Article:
The First Amendment provision defining the separation of church and state stands as one of this country’s most valuable contributions to civilization. It allows everyone to worship; it forces no one to worship; it entertains diversity of faith; and it keeps the government to the secular business of governing for the welfare of its people. It is genius in a few simple phrases that limits the power of Congress in making laws respecting speech, faith, and other expressions of thought. The success of the doctrine has served as a model for developing countries as they sought ways to govern effectively in spite of deep religious divisions in their societies.
There is no constitutional provision that limits the expression of political views in religious services or within any of a church’s activities. That would contradict the free exercise clause. But, alas, there is the problem of taxation.
Churches that express political views or endorse candidates become subject to the federal income tax. And their donors, cannot deduct their gifts from taxable income. The rationale for the deduction recognizes the spiritual nature of the church and extends the favor of immunity from taxation only that far but not so far as any interest the church may express in influencing policy or in choosing the government. And, true or not, churches behave as though their institutional lives depended on being exempt from paying taxes and eligible for having their donors receive deductions.
The avoidance of politics has a practical benefit for churches in that it allows congregants to co-exist more peacefully with one another – liberal and conservative, Republican and Democrat – than they would if sermons regularly confronted partisans with the guilt their positions and votes on public policy should earn for them.
The unfortunate consequence is that we leave our youth less well-equipped to be citizens than they would be if we discussed with them the translation of faith into action through social policy. We limit our discussions to practices of piety, proper personal behavior, and mission work that can effectively address only small problems or large problems but only with limited reach.
The church does a good job of teaching youth about love, generosity and prayer but it fails when it comes to translating these values into the making of social policies that would give them something they could grasp as a way of achieving the Kindom of God.
The United Methodist Church has tried to address the problem through the adoption and periodic updating of a set of Social Principles. They are not part of the doctrine of faith but, rather, the result of prayerful consideration of the world’s problems in a carefully structured polity that balances the views of clergy with those of the laity in crafting advice to the members on how Christians, Methodists specifically, should approach social, economic, geopolitical, and environmental issues in ways that are consistent with scripture and the United Methodist articles of faith.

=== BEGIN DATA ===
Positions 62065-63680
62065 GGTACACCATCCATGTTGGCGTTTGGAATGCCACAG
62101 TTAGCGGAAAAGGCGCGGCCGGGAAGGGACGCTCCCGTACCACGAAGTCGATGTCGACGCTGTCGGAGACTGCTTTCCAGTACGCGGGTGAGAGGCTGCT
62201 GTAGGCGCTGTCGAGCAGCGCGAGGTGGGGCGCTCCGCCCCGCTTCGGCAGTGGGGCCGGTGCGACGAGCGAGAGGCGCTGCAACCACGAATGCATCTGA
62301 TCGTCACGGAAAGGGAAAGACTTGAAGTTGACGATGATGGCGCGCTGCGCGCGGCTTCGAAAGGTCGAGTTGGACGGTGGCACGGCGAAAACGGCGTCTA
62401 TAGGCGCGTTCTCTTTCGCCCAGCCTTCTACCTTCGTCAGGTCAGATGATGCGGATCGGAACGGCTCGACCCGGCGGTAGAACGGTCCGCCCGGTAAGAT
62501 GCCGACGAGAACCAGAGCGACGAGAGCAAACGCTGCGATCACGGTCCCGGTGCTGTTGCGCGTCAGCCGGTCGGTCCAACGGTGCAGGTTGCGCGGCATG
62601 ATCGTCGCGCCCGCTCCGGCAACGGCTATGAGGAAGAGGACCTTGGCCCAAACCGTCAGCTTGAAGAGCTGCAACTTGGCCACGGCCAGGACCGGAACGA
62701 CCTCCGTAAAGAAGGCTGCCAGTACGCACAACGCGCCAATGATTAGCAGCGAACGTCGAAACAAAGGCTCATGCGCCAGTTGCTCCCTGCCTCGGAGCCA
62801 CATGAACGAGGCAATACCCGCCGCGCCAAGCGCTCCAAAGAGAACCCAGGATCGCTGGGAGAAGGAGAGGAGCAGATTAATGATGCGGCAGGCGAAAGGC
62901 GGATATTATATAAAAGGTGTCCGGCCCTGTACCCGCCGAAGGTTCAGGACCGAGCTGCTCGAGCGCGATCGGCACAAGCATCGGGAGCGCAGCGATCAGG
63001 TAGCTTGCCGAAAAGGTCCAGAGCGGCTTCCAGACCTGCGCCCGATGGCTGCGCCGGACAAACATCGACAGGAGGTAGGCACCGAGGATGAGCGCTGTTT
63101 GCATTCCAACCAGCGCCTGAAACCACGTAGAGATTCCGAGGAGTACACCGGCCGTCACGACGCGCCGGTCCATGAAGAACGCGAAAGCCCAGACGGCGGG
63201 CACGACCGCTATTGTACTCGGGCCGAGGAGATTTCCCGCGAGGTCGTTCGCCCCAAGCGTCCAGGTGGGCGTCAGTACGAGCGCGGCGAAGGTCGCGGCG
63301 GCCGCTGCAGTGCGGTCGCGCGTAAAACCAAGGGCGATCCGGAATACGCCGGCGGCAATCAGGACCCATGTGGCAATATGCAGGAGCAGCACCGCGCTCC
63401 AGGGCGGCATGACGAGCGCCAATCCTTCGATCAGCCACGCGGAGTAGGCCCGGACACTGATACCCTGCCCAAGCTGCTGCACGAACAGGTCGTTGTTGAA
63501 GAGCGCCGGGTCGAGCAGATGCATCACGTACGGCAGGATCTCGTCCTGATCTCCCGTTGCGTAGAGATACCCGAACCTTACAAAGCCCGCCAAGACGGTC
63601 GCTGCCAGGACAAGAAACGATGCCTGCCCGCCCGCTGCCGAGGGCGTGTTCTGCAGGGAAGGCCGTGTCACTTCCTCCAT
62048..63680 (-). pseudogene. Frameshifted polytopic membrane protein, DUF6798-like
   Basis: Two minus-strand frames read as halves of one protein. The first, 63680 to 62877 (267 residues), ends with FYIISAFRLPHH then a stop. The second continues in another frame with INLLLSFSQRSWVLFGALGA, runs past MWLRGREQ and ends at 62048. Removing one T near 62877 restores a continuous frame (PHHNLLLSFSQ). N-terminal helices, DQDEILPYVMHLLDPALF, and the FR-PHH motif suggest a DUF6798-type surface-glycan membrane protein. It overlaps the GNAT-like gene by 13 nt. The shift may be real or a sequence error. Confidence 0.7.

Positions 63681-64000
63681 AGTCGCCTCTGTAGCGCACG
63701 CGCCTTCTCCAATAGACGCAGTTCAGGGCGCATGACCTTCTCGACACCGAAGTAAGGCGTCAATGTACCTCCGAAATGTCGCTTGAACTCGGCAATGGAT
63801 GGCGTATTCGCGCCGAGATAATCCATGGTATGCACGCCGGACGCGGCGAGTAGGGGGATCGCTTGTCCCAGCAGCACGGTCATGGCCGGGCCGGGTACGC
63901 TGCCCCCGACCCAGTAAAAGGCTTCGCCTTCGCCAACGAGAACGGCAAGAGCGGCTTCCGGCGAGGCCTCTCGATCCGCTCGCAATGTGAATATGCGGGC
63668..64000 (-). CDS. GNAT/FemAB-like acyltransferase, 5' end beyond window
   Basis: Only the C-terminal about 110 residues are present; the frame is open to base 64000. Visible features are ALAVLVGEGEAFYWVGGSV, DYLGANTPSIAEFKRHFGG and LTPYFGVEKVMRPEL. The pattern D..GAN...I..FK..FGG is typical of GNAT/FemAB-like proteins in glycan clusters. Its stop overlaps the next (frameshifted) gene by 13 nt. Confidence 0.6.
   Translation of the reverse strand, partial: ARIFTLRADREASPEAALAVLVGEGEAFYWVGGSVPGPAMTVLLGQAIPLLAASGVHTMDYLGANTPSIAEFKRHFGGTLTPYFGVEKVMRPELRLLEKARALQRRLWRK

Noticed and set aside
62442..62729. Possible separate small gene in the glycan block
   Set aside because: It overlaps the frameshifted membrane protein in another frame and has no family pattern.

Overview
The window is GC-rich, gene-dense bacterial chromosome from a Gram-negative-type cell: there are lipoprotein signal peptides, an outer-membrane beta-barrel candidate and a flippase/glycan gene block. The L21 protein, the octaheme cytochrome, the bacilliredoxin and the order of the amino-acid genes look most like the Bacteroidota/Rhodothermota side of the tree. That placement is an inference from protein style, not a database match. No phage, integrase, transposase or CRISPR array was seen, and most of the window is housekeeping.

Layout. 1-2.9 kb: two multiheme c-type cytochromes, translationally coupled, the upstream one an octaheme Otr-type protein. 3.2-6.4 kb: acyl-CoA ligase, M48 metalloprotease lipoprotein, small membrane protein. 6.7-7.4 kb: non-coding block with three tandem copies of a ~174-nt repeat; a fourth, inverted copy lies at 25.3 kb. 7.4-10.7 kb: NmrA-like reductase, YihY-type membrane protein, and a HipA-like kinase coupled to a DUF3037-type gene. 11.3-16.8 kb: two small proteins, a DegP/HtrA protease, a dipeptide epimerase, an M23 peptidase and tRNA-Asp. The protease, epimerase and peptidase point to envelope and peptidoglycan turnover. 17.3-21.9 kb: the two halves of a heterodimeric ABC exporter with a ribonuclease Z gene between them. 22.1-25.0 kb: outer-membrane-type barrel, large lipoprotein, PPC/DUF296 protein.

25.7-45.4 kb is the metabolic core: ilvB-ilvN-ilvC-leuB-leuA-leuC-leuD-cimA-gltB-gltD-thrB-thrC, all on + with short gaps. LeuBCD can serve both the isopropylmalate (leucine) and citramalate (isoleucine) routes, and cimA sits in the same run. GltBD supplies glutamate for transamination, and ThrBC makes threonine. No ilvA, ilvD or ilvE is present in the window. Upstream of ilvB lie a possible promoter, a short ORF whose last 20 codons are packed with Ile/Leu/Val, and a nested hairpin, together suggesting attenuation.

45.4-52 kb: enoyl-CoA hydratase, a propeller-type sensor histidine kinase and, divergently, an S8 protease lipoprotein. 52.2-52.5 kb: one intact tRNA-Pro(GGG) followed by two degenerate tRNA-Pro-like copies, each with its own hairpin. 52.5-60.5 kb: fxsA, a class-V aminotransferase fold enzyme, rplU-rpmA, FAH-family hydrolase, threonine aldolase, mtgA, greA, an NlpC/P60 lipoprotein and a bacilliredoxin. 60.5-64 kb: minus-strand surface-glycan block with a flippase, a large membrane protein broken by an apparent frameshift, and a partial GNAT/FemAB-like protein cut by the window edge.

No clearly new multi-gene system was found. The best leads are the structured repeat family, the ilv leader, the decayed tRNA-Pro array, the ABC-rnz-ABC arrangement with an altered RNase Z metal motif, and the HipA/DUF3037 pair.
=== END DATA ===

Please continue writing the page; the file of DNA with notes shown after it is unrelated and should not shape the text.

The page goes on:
While the church makes no attempt to impose these positions on any member, I have always found them to be a good place to begin my own analysis of issues. Much thought and prayer have gone into carefully crafting statements to capture what the United Methodist polity accepts as the requirement of faith for personal action in the public arena. Frequently, I reject the polity’s advice but never without an appreciation for the spirit and the process by which it was constructed and offered.
Occasionally, an issue that has been treated in the Social Principles achieves such a level of spiritual urgency and consensus that the General Conference of the church feels it must be addressed in the church’s own governing constitution. The General Conference of 2016 proposed an amendment to establish gender equality in the United Methodist Church. However, they fell slightly short of the two-thirds vote of the annual conferences to ratify them. So a happy Mother’s Day to the women of the United Methodist Church from the world church.
It would be easy to lay the blame for failure on some of the African conferences where the place of women in society is vastly different from the evolving practices in Europe and America. However, the 68 votes (out of just over 47,000 votes cast) needed to achieve the 2/3 majority could have easily been had in the Texas Conference which voted against the key amendment 633 to 360.
It is easier to understand and accept the unanimity of those conferences such as Central Congo, Central and Southern Nigeria, Liberia, and Zimbabwe in voting against equality for women in the church than it is to accept the failure of our own conference to provide leadership. Sixty-eight of our brothers and sisters in the Texas Conference could have made a difference for United Methodist women all over the world. Their votes would have pushed the worldwide total over the needed 2/3 majority. We failed them and we failed ourselves.
Perhaps those middle-aged and elderly Methodists in our conference who voted against equality for women in the work of our church would have benefited from a discussion of the issue in a worshipful setting when they were teenagers. But we kept a polite silence then and we continue keeping it today.
And that is the purpose of this series of commentary under the heading of “Our Bitter Legacy.” This is not Facebook, it’s not MYF (that’s Methodist Youth Fellowship for you youngsters), and I could only wish for a tax exemption; so, we can talk about things that matter.
I invite anyone interested in the discussion the imperatives one’s faith has for one’s politics to join me here as this heading appears from time to time.